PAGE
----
- The Main Branch of the Ecorse River is 17 miles long and is in the northern portion of the watershed.
- The LeBlanc Drain, an enclosed storm sewer, runs 9.6 miles and drains the central portion of the watershed.
- The South Branch of the Ecorse River, which includes the Sexton-Kilfoil Drain, extends 13 miles in the southern portion of the watershed.
The river was first sampled for per- and polyfluoroalkyl substances (PFAS) in November 2019 near its confluence with the Detroit River after the Wyandotte Municipal Services drinking water plant returned an abnormally high detection of PFOS and perfluorohexane sulfonate (PFHxS) in raw and finished water samples in August 2019.
Elevated PFOS concentrations were found in the Ecorse River as a part of the 2019 sampling event (details for which are below). The Michigan Department of Environment, Great Lakes, and Energy (EGLE), Water Resources Division (WRD), added the watershed to its PFAS sampling strategy in 2020. The watershed, along with the Frank and Poet drain watershed, was sampled for PFAS in August 2020. This sampling found elevated levels of PFOS throughout the watershed. EGLE will be conducting additional investigations to identify sources of PFAS in the Ecorse River Watershed.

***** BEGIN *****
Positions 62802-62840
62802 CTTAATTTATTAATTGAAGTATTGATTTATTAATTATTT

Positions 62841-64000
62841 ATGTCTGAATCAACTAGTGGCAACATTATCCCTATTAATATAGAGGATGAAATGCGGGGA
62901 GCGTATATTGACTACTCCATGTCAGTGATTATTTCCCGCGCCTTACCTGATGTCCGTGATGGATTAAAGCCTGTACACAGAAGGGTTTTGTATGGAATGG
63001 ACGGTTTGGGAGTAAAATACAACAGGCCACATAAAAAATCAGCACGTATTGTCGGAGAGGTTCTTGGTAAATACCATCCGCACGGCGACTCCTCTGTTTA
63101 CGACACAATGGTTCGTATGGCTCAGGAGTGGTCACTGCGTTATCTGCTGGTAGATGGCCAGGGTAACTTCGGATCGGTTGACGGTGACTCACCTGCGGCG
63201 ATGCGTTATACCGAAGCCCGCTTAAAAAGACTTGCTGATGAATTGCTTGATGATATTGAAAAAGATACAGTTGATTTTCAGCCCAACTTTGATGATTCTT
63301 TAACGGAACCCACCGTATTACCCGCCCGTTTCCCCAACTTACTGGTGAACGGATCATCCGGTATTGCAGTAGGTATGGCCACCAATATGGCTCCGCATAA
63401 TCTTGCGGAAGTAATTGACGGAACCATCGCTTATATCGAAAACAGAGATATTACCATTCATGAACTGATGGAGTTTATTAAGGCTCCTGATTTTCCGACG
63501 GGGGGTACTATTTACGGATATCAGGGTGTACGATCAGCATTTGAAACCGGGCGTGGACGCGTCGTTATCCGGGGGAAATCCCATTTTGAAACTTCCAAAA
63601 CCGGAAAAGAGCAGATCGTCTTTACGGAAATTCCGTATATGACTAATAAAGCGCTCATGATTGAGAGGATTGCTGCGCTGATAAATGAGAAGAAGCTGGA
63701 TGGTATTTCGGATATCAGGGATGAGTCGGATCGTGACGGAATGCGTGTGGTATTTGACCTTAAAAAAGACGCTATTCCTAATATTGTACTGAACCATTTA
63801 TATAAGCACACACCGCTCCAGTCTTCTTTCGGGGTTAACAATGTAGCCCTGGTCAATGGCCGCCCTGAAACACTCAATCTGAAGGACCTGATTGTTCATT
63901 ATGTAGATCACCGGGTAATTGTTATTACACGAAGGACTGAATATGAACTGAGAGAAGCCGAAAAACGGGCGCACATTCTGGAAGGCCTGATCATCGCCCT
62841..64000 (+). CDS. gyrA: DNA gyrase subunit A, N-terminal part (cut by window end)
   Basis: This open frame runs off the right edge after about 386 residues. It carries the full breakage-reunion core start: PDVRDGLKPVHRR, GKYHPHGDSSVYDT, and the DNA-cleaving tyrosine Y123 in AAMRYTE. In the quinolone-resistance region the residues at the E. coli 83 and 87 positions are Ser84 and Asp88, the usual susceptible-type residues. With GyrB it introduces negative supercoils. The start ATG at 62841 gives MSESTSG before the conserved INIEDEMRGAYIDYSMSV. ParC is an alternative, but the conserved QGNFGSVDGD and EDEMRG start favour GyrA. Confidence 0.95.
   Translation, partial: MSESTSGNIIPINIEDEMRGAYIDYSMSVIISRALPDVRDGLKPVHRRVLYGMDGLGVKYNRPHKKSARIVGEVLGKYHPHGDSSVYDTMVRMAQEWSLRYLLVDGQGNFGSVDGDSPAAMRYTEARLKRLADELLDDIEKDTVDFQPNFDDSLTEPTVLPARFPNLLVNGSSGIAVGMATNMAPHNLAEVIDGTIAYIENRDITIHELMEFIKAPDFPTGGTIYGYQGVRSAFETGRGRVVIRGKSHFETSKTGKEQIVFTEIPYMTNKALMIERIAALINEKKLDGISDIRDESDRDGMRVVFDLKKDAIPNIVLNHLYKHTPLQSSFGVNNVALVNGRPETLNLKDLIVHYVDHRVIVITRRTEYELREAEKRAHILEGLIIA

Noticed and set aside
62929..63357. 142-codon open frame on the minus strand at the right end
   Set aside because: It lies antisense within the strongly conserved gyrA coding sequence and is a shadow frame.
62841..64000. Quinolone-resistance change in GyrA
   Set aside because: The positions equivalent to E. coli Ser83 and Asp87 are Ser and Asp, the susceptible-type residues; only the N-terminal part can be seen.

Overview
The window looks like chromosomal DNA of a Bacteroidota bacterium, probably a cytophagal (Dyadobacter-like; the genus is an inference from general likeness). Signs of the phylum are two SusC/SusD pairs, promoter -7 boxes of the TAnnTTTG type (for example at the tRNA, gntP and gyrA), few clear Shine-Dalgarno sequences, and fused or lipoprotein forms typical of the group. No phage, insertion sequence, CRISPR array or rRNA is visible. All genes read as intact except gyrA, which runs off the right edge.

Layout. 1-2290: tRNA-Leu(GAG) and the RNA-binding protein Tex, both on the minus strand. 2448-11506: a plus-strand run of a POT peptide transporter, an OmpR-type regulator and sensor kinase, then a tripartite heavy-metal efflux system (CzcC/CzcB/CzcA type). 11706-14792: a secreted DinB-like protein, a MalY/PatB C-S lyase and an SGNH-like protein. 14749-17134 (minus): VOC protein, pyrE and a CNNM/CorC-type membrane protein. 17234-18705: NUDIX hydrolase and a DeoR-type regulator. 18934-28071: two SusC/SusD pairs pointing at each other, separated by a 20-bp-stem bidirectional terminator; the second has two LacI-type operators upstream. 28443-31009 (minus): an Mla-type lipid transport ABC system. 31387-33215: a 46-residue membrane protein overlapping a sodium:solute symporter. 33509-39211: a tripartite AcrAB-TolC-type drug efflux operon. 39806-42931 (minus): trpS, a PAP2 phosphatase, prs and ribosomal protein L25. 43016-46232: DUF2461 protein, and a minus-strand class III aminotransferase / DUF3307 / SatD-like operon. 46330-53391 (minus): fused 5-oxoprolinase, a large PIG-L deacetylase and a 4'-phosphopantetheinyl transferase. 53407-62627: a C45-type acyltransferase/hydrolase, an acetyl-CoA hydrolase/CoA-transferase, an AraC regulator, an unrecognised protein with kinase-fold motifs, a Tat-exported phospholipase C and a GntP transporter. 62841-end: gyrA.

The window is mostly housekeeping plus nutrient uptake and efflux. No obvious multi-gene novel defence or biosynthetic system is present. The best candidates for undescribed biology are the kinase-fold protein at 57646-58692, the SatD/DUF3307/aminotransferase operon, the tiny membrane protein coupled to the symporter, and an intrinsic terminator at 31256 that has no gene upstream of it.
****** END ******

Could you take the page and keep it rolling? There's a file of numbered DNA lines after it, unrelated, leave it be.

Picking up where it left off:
- EGLE’s Fish Contaminant Monitoring Program plans to collect fish from the Ecorse River in 2021 and analyze the samples for PFAS.
- EGLE will use the August 2020 surface water sample data to continue our PFAS source tracking efforts within the watershed in order to identify potential sources.
- In 2020 - 2021, the Wyandotte Municipal Services drinking water plant and GLWA will begin performing compliance monitoring for the seven PFAS compounds with Maximum Contaminant Levels.
- EGLE has planned six months of source water (raw) sampling at all community water supplies in Michigan which utilize surface water as a source. This list includes Wyandotte Municipal Services drinking water plant and GLWA.